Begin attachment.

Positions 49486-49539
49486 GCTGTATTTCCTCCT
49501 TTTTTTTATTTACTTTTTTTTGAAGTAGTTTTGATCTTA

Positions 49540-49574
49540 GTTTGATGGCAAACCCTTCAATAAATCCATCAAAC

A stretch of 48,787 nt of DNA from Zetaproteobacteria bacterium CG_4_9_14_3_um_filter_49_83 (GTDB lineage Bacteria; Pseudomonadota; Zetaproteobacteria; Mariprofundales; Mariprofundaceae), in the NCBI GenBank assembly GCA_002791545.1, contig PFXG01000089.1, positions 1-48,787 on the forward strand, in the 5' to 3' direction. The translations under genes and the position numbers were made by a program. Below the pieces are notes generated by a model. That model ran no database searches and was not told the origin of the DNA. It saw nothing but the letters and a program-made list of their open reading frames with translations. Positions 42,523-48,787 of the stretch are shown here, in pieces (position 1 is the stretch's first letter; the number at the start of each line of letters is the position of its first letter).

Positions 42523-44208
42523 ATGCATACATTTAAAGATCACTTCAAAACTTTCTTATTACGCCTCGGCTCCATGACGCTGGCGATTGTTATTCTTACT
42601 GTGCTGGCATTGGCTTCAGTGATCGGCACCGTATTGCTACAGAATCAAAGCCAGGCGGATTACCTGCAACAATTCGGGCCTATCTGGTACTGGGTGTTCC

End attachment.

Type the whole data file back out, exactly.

Positions 49486-49539
49486 GCTGTATTTCCTCCT
49501 TTTTTTTATTTACTTTTTTTTGAAGTAGTTTTGATCTTA

Positions 49540-49574
49540 GTTTGATGGCAAACCCTTCAATAAATCCATCAAAC

A stretch of 48,787 nt of DNA from Zetaproteobacteria bacterium CG_4_9_14_3_um_filter_49_83 (GTDB lineage Bacteria; Pseudomonadota; Zetaproteobacteria; Mariprofundales; Mariprofundaceae), in the NCBI GenBank assembly GCA_002791545.1, contig PFXG01000089.1, positions 1-48,787 on the forward strand, in the 5' to 3' direction. The translations under genes and the position numbers were made by a program. Below the pieces are notes generated by a model. That model ran no database searches and was not told the origin of the DNA. It saw nothing but the letters and a program-made list of their open reading frames with translations. Positions 42,523-48,787 of the stretch are shown here, in pieces (position 1 is the stretch's first letter; the number at the start of each line of letters is the position of its first letter).

Positions 42523-44208
42523 ATGCATACATTTAAAGATCACTTCAAAACTTTCTTATTACGCCTCGGCTCCATGACGCTGGCGATTGTTATTCTTACT
42601 GTGCTGGCATTGGCTTCAGTGATCGGCACCGTATTGCTACAGAATCAAAGCCAGGCGGATTACCTGCAACAATTCGGGCCTATCTGGTACTGGGTGTTCC